What the Edsystems Team Is Learning through Student Engagement

EdSystems is committed to advancing racial equity across all of our efforts. In our October 2020 public statement, we adopted the goal to advance racial equity within our community networks by listening and engaging with students, families, and educators that interact with the education system. One of the steps we took to operationalize this statement is to create the Illinois 60 by 25 Network Student Advisory Council (SAC), a student engagement initiative, in partnership with fellow Network Organizers Advance Illinois and the Illinois Student Assistance Commission (ISAC). The goal of the SAC is to gather feedback on how students experience various initiatives that the Network supports and help us better understand what kinds of supports are most useful as students navigate the education system. We intentionally selected students who represent the state’s racial and geographic diversity to get varied perspectives. 

What Did We Do to Engage Students?

In 2020–21, we hosted three SAC meetings with our partners, Advance Illinois and ISAC. In addition, SAC representatives presented a session on Student Voices during the annual Illinois 60 by 25 Network Annual Meeting in February. As a result, SAC members had opportunities to share their perspectives to inform the Network’s efforts and statewide policy, deepen their knowledge on issues that advance educational equity, and strengthen their understanding of Illinois’ education policy and practice landscape. 

Because students are from different communities, we offered SAC members the opportunity to get to know one another and build community during the first meeting. We also learned where students get information to decide what they want to do after high school. At the second meeting, we introduced students to the ISAC Student Portal and the Illinois Postsecondary Profiles. We asked the SAC to develop creative ways to share these resources with peers at their schools, and they rose to the challenge! You can find their presentations here. At the third meeting, we discussed how students make decisions about the careers they want to pursue, shared information on high-demand jobs, the qualifications needed to pursue those jobs, what they pay, and the difference between the minimum wage and a living wage.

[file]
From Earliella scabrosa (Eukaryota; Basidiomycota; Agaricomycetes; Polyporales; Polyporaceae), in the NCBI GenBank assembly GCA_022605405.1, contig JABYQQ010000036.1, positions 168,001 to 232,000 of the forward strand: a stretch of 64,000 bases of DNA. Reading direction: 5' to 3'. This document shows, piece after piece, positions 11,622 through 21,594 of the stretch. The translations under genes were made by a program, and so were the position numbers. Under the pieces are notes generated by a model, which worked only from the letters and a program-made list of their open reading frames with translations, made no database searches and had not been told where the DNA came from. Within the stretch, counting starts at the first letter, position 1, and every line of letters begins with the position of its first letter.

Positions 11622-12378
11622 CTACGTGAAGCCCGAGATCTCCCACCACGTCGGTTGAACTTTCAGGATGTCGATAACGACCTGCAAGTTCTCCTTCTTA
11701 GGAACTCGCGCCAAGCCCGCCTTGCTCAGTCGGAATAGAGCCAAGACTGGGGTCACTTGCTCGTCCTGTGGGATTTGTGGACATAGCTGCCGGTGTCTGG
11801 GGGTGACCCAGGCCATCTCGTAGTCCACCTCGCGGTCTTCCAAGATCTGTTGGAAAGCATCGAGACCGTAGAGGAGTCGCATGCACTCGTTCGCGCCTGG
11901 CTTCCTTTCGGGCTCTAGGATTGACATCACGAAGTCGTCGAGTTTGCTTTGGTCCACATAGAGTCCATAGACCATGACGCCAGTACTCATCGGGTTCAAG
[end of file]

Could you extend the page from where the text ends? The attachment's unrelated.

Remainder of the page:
What Are We Learning from Students?

Centering Student Voices and Experiences Deepens their Engagement

As an organization that typically engages more with adults than directly with students, we affirmed that centering student voices and experiences leads to deeper student engagement and strengthens their agency. When asked in a year-end survey what they valued most about their involvement in the SAC, one participant noted:

“What I found most valuable was that our thoughts and opinions were constantly asked for and we had a lot of input into resources and programs that would be implemented into schools. Our voices were valued, and we got to share our experiences at our school, and we got to take away some resources from the meeting to share with our schools.”

Students Appreciate a Holistic Approach to College and Career Readiness

We established the SAC during a very challenging time for students. Many lost friends and family members to the COVID-19 pandemic, witnessed the most sustained demonstrations demanding racial justice that we have seen in decades, and were affected by economic uncertainty due to their own job loss or that of family members. These experiences underscored the urgency of using a holistic approach when working with students. As one student wisely noted at the annual meeting, “If you support students’ mental health, the rest will follow.”

Students Want to Balance Passion and Income When Choosing Careers

When asked what is most important in selecting a career, most SAC members indicated that doing something they are passionate about or good at is very important. However, when they understood the threshold to earn a living wage salary, students indicated that they would also consider this. Students need to understand the connection between the careers they want to pursue and how those careers will support their preferred lifestyles.

Students Are Eager to Learn About Other Communities and to Share Resources

While many SAC members are active in their schools and communities, most do not interact with students from other communities and appreciate learning from and sharing resources with other students. One student shared, “Most valuable to me was learning about other students’ experiences in schools throughout Illinois.” Another said, “I loved being able to work with my peers and have the privilege to access and share resources.”

What’s Next for Student Engagement?

EdSystems will continue to work with our partners to listen to the SAC and provide them with resources based on their needs. For example, several SAC members indicated that they want more information on FAFSA and scholarships. Therefore, we will collaborate with ISAC to offer one-on-one and group sessions on these topics in school year 2021–22.

We will also continue to provide opportunities for the SAC to share what they learn with their peers and encourage the adults we work with to lift up students as ambassadors for tools and policies used to plan for life after high school, emphasizing a holistic approach. Further, we will embed the insights we gained from students when discussing career pathway strategies with adults to ensure that the information is relevant and accessible.

Finally, to keep the SAC and alumni informed and engaged, we will work with them to develop a newsletter and other social media tools to share insights and resources.

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